For those of you unfamiliar with the term, a cross-over refers to a storyline that spans multiple titles. Thus, a tumultuous event like Blackest night has impacted other DC franchises, leading to Superman: Blackest Night, Batman: Blackest Night, Flash: Blackest Night ... and well, you get the picture. Until recently, I'd only purchased the Superman & Batman cross-over titles, since, well ... those are my favorite characters (qualifier: see #2 below).

But then, I picked up Blackest Night #5 (the main title in this arc), and I took one look at the first page and went "Umm ... The last time I saw GL, he was whisked away from JL headquarters, and now, he's reunited with all the other color Lanterns.  ... Did I miss something here?" Turns out, I did. I missed Green Lantern #45-48 (or something in that vicinity), according to the friendly staff at Midtown Comics. And thus, I had to buy titles of a series I have absolutely NO interest in following.

"But hold on", you say! "Why is that such a pet peeve?". It's because a cross-over should not rely on other titles to develop major plot points. The writer has to be able to keep the central threads contained in one title/ series, and use the cross-over titles to fill in any incidental gaps. You don't want to alienate the reader by forcing him to invest more cash in titles normally not followed just to make sense of what's going on!

Don't get me wrong - I think Blackest Night is a fun event. The visuals are gorgeous, and it's generally well-paced. I'll definitely be following it with bated breath until the very end. I think it might be DC's plot device to resurrect Bruce Wayne. Or at least a bridge into a story arc that sees his return to modern times (that's right, he's not dead. Just wandering around in prehistory. Lame, or what?!)

Ahem ... to return to my original point. Cross-overs suck.

Second, comic books need to grow up.

If you've picked yourself off the floor from when you fell off your chair laughing, read on for an explanation.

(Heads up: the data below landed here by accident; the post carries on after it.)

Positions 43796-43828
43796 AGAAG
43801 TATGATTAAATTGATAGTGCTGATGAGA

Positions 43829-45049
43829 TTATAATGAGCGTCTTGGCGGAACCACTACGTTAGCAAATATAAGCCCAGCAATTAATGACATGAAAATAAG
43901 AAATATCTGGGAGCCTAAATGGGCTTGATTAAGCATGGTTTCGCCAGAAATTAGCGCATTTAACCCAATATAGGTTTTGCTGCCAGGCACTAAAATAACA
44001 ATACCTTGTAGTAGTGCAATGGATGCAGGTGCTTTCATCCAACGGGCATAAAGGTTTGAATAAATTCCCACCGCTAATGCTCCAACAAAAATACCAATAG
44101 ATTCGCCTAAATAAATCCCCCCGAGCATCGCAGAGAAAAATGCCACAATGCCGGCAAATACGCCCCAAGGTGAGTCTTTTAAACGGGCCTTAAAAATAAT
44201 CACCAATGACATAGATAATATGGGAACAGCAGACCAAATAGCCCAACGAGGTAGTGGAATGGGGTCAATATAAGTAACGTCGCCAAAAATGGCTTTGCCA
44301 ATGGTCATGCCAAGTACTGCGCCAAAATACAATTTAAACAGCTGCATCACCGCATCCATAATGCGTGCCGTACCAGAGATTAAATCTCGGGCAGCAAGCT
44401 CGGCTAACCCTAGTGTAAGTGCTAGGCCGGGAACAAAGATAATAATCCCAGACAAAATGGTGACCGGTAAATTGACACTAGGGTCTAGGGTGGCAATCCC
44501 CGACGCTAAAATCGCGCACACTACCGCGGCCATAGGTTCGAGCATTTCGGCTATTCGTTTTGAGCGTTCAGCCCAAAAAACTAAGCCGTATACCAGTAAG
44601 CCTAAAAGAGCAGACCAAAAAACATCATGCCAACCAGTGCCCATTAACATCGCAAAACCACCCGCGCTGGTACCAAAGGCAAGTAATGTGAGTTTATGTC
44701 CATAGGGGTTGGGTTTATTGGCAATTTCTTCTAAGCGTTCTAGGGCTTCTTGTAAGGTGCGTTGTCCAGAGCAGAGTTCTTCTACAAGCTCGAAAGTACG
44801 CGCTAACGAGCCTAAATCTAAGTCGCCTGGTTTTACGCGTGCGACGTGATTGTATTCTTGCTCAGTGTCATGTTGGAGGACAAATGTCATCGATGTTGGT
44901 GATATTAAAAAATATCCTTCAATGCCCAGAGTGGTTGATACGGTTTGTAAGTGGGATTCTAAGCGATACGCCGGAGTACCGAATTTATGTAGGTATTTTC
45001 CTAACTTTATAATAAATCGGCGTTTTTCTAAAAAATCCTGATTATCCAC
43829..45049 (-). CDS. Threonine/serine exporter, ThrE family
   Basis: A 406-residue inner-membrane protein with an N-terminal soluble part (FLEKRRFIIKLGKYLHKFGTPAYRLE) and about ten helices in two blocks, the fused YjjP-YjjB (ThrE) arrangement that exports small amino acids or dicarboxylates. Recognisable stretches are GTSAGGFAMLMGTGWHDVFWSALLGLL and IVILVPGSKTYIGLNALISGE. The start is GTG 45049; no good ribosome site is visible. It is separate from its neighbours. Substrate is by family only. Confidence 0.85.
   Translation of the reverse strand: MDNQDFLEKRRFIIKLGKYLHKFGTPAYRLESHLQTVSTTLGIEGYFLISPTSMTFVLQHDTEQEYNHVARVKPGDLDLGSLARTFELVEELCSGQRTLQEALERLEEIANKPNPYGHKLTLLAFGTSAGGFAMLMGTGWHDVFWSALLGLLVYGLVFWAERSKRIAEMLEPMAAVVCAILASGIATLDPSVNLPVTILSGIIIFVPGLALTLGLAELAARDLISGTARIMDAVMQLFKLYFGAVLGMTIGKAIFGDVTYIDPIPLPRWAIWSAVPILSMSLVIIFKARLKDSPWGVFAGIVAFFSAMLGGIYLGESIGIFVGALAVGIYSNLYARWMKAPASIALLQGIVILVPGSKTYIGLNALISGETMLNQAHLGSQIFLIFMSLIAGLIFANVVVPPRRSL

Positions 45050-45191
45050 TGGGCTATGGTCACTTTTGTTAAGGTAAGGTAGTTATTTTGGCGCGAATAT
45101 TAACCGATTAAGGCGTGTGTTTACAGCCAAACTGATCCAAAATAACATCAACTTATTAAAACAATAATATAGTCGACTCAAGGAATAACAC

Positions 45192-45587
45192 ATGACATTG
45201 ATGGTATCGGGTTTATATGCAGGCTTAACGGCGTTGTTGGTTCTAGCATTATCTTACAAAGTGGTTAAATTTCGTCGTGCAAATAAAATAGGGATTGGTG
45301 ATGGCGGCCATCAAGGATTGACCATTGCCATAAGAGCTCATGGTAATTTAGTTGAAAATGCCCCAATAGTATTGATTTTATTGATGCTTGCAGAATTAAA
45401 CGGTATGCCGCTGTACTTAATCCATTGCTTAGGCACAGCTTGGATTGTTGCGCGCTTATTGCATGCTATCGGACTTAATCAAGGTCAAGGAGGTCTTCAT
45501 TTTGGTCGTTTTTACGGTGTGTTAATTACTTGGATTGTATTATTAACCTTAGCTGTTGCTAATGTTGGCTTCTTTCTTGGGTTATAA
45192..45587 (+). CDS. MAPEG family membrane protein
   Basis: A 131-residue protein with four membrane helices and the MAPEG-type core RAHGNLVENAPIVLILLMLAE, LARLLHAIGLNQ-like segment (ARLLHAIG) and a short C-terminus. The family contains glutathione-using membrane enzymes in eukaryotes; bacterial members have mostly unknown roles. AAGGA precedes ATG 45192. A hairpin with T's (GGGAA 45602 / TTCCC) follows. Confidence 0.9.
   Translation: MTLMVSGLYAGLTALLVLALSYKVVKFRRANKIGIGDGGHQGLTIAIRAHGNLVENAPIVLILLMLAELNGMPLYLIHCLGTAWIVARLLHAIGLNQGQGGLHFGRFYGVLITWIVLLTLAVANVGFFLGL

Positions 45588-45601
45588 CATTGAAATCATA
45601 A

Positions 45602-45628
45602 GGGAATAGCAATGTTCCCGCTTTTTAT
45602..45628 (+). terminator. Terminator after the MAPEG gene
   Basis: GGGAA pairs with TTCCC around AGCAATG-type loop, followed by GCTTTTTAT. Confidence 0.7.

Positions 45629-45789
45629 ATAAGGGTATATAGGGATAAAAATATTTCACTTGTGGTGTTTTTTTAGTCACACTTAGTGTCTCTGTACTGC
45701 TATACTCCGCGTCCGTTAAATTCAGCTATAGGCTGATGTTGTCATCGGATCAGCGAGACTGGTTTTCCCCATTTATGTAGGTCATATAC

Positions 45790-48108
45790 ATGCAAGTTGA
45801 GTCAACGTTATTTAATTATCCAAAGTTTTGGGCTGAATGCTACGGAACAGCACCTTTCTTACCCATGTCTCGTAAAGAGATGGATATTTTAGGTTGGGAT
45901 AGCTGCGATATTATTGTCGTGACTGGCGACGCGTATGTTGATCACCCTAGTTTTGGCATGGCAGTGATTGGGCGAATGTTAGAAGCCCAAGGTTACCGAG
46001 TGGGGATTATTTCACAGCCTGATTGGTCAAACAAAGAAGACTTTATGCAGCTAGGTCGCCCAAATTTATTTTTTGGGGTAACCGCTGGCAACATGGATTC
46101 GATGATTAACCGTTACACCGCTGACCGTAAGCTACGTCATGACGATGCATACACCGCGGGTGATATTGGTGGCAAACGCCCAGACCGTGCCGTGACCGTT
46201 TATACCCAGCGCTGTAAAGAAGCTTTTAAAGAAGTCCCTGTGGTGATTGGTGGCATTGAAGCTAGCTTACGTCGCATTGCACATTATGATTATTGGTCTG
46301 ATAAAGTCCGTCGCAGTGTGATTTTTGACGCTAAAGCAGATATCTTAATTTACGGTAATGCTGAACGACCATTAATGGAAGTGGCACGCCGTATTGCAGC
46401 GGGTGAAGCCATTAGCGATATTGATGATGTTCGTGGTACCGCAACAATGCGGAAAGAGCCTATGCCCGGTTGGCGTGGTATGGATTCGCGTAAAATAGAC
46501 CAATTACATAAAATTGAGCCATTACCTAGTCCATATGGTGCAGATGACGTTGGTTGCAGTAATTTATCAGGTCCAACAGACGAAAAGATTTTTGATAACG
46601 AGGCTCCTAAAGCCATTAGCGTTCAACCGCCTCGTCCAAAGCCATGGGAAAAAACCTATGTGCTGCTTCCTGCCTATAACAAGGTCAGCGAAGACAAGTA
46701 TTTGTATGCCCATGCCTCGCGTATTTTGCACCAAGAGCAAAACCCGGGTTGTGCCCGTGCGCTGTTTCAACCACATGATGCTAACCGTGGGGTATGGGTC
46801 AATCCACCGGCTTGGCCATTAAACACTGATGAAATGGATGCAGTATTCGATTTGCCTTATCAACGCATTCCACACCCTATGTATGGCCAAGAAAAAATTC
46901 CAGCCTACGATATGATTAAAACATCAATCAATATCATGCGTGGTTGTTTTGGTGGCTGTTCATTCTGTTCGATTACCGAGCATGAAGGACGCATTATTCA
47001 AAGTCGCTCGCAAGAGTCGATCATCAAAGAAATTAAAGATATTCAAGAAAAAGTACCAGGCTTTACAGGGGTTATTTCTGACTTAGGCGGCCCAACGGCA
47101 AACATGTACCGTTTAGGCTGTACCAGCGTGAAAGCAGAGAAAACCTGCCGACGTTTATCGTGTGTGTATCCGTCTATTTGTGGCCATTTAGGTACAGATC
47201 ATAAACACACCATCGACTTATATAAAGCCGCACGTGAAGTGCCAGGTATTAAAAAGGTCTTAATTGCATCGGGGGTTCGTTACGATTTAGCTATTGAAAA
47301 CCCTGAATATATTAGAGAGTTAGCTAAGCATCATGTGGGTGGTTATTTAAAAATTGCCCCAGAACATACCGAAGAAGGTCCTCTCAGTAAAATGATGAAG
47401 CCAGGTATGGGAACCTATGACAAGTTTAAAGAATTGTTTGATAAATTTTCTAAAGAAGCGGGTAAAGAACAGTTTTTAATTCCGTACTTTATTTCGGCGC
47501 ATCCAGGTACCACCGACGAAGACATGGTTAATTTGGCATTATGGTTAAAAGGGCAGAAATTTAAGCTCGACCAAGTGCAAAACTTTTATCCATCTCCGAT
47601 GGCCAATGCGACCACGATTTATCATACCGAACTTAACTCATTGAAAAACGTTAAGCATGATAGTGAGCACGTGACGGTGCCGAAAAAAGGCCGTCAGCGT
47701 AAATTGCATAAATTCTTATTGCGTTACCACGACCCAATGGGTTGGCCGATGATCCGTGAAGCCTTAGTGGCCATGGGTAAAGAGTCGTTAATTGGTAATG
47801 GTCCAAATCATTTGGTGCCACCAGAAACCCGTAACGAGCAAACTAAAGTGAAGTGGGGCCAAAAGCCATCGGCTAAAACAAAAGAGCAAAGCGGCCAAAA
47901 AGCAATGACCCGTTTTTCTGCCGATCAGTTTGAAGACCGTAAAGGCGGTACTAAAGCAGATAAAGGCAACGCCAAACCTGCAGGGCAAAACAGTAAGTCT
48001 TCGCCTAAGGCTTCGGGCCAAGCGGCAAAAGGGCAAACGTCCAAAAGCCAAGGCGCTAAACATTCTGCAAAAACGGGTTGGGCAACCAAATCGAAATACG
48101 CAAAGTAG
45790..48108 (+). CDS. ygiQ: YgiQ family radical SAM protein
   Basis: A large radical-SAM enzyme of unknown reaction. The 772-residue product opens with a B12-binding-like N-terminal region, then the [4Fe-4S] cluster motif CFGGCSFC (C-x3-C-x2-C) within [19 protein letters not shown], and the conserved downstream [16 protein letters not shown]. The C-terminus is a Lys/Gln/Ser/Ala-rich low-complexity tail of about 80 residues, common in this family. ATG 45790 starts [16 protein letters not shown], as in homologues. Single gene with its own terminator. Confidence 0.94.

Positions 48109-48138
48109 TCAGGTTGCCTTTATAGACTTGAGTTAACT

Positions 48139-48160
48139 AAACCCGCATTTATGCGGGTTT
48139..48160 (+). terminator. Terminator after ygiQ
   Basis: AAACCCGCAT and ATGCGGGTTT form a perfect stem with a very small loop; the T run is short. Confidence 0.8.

The reason why I lost interest in comic books in the first place can be summed up in one word: escalation. Superheros kept getting stronger. And villains too. Next thing I know, each story arc deals with the next big cosmic entity threatening to destroy the universe as we know it. And smaller arcs just reduced the scale of things ("end of the city as we know it", etc.). And that's why, when I finally got back into comics, it was to read unconventional titles, and I loved them. Fables, Hellboy, Sandman, and so on. And that's because those comics focused on characters not action. Each story arc saw some humor, some drama, some action, and above all, some major character development. Especially in Fables. I kid you not, I cannot put into words how Fables TPB #1 blew me away, conceptually, and for the amazing writing.

And that's why I get a little bit depressed when I read the latest crop of Superman or Batman titles (as an aside, there are like 5 separate Batman series now. WTFF?!). These venerable DC titles seem to revel in garish action. I have no idea why ... is it because modern youth has the attention span of a gnat and needs to be entertained with pretty, petty baubles? If you want to see these titles written well, pick up any story arc written by Neil Gaiman, Alan Moore, or Frank Miller. It will change the way you read comic books, I guarantee it.

Which is why, although I'm digging this Blackest Night event, a small part of me rebels for the quality of writing and the seeming over-emphasis on the afore-mentioned gorgeous visuals. It's all style. No substance.

And that's why comic books need to grow up!


As an aside, I cant thank the friendly staff at Midtown Comics enough. I've visited many different comic book stores in NYC, and I've had my fair share of Comic Book Guy moments. Not so with Midtown Comics ... friendly, professional, helpful, and quite knowledgeable. There are a couple of minor peeves though: I have an online account with them, and shipping is by time (biweekly), not by number of titles. Depending on the vagaries of the comic printing schedule, I can get as many as 10 titles per shipment, or as few as 2. And the shipping cost is the same. I've paid $8 shipping for a heavy box of comics, and for a single issue. To quote Eric Cartman, "You're breaking my balls, man" ... and the second peeve is that they need to tune into a better FM station instore. I thought it was an endlessly looping mix tape piping over the PA the first few times I visited the store!